Very interesting article on awareness of our body during daily activities. Thank you for sharing, our body interconnection & stacking of our joints or not, as the case maybe creates excessive wear & tear, especially in repetitive activities. Great investigative work on your behalf for your student – dealing with the source of weakness rather than the patching up of pain with orthotics solution or worse surgery. Inspiring to read.


I was looking for a post on pigeon pose and came across this gem. My husband has been lifting weights a lot recently and complaining of knee and feet pain. He also complains about tight hips. I will have to work on his tadasana and make sure he isn’t internally or externally rotating his hips and then teach him prasarita lunges. Hopefully this gets to the root of the problem!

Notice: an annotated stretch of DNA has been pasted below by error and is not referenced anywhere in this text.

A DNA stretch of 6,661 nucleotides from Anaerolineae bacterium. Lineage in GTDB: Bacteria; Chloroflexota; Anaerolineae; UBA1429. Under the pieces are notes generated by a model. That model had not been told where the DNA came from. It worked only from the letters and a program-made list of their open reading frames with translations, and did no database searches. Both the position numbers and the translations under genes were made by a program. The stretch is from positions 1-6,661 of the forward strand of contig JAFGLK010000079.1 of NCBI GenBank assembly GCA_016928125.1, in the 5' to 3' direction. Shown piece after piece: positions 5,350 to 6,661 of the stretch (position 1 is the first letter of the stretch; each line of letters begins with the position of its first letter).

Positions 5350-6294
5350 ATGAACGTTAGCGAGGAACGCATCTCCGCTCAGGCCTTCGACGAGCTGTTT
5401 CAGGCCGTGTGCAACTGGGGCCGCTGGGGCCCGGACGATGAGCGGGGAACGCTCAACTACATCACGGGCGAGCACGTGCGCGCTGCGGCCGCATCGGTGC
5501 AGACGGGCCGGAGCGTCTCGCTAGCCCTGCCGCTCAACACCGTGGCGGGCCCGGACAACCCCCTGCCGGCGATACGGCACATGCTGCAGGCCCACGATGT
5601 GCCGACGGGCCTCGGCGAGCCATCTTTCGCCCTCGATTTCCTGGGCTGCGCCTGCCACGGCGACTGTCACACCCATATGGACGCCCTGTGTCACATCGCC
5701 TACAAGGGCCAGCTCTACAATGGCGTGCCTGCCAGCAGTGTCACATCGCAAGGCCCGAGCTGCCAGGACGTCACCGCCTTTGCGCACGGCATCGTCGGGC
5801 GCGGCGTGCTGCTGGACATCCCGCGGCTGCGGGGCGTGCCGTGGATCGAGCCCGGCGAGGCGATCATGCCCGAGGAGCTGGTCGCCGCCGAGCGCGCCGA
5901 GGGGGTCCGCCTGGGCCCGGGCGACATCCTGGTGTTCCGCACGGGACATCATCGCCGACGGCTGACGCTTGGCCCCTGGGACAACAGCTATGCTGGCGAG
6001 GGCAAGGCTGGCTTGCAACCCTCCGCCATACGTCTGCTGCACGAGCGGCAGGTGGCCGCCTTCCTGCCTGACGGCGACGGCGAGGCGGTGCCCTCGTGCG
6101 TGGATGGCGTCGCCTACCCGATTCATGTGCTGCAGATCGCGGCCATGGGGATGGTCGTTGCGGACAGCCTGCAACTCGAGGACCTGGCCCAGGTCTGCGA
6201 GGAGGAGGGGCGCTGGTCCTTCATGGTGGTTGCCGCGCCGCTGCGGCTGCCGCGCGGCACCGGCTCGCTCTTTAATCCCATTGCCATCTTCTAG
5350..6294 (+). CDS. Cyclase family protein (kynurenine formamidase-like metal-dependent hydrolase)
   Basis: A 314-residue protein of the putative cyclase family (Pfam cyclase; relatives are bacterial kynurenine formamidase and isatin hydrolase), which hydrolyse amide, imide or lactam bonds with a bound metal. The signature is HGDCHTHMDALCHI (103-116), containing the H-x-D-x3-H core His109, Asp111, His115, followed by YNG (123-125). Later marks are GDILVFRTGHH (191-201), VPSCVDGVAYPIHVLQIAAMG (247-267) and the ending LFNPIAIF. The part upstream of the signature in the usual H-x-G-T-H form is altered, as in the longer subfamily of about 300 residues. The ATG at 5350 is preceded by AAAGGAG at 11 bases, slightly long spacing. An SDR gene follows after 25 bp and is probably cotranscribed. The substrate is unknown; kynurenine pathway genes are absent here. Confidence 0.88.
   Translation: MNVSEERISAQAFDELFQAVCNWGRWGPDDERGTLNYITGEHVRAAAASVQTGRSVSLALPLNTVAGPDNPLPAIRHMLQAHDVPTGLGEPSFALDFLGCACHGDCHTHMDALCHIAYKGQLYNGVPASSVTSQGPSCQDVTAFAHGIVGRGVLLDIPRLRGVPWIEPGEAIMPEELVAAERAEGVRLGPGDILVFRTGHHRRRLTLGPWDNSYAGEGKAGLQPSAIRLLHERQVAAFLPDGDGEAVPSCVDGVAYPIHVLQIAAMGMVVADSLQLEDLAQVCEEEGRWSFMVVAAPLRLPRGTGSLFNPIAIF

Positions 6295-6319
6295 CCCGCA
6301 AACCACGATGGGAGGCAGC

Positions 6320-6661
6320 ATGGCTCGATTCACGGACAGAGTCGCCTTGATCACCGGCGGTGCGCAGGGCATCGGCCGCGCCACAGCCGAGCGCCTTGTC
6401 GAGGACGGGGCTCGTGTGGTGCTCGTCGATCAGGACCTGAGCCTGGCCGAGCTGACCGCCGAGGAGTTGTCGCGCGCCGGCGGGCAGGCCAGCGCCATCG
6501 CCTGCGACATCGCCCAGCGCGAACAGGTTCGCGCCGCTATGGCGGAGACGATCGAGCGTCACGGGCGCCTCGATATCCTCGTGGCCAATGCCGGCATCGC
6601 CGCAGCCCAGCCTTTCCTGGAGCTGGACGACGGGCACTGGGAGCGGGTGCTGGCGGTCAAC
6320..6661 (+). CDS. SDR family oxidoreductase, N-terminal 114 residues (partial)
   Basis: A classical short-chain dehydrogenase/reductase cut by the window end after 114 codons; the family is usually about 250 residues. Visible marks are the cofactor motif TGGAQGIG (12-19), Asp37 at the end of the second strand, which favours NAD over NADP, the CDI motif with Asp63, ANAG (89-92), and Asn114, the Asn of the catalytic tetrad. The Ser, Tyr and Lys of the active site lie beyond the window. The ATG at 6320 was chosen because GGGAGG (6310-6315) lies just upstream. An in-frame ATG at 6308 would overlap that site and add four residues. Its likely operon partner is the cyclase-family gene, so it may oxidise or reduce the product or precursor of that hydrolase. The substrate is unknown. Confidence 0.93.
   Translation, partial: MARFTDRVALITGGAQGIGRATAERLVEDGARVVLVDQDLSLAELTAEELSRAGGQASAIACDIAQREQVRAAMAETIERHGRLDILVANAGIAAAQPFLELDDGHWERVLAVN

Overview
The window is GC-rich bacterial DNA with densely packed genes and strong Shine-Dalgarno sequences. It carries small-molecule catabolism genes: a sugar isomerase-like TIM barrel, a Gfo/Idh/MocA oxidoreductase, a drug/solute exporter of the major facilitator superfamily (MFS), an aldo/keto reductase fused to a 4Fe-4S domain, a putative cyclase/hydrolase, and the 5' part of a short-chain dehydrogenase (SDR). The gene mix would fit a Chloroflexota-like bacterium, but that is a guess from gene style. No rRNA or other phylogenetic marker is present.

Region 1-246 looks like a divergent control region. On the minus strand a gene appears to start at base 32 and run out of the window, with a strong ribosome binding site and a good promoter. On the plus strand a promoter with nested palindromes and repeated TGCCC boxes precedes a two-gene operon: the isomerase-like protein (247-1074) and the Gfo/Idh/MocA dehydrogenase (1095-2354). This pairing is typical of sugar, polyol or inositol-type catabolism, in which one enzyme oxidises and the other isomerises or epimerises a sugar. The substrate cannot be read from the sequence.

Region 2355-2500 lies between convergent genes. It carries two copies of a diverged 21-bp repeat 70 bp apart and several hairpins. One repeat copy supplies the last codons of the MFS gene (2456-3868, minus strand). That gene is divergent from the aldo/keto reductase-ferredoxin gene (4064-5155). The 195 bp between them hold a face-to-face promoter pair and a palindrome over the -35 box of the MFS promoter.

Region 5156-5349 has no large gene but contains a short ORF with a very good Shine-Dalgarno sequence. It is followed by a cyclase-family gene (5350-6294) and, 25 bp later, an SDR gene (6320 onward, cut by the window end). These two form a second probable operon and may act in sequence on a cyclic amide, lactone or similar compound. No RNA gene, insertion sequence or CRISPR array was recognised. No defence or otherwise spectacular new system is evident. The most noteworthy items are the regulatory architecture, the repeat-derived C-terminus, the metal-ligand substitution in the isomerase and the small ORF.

Isabelle Barter

I am fascinated by how much awareness and retraining is needed to stand and walk with hips in the proper parallel position. My dancer days lead me to favor external rotation and I am shocked to discover how much that impacts the knee – especially when driving long distances in a car. If my hip is externally rotated when pressing on the gas pedal it only takes about 1 hour for me to experience pain on the medial side of the knee.


Thanks for all the feedback guys! and Deepa…next time you’re on the bike, watch out to see if you’re “chopping wood” while pedaling. It’s a common issue with cyclists. It’s when you’re knee throws outside of medial alignment just before and at the top of the pedal stroke. Creates lax adductors, tight abductors and possibly IT band dysfunction. Shims in the shoe or under a cleat may be in order. Keep an eye out!

Daniella Wittern Bush